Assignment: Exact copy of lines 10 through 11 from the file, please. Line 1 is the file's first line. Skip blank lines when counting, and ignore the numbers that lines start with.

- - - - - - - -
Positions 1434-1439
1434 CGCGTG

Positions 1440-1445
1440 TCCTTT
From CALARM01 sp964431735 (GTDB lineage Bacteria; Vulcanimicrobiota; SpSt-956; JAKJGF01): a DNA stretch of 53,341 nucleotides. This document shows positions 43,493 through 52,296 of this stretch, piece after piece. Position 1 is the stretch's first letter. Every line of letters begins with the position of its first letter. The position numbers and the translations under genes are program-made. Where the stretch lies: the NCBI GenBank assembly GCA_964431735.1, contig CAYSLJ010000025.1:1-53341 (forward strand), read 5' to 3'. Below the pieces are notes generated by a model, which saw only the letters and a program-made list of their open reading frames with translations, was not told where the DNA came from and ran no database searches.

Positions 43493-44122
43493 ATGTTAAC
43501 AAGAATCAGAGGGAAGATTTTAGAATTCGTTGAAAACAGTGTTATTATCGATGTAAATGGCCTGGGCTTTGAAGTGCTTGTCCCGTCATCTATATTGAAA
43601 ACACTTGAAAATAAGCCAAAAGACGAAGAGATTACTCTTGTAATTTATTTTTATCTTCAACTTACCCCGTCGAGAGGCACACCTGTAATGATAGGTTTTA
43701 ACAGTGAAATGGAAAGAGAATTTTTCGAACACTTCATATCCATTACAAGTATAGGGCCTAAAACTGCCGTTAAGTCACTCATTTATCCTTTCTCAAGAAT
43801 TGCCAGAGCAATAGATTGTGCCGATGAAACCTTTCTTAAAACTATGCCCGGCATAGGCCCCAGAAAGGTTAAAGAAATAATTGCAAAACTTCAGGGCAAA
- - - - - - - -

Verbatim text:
43701 ACAGTGAAATGGAAAGAGAATTTTTCGAACACTTCATATCCATTACAAGTATAGGGCCTAAAACTGCCGTTAAGTCACTCATTTATCCTTTCTCAAGAAT
43801 TGCCAGAGCAATAGATTGTGCCGATGAAACCTTTCTTAAAACTATGCCCGGCATAGGCCCCAGAAAGGTTAAAGAAATAATTGCAAAACTTCAGGGCAAA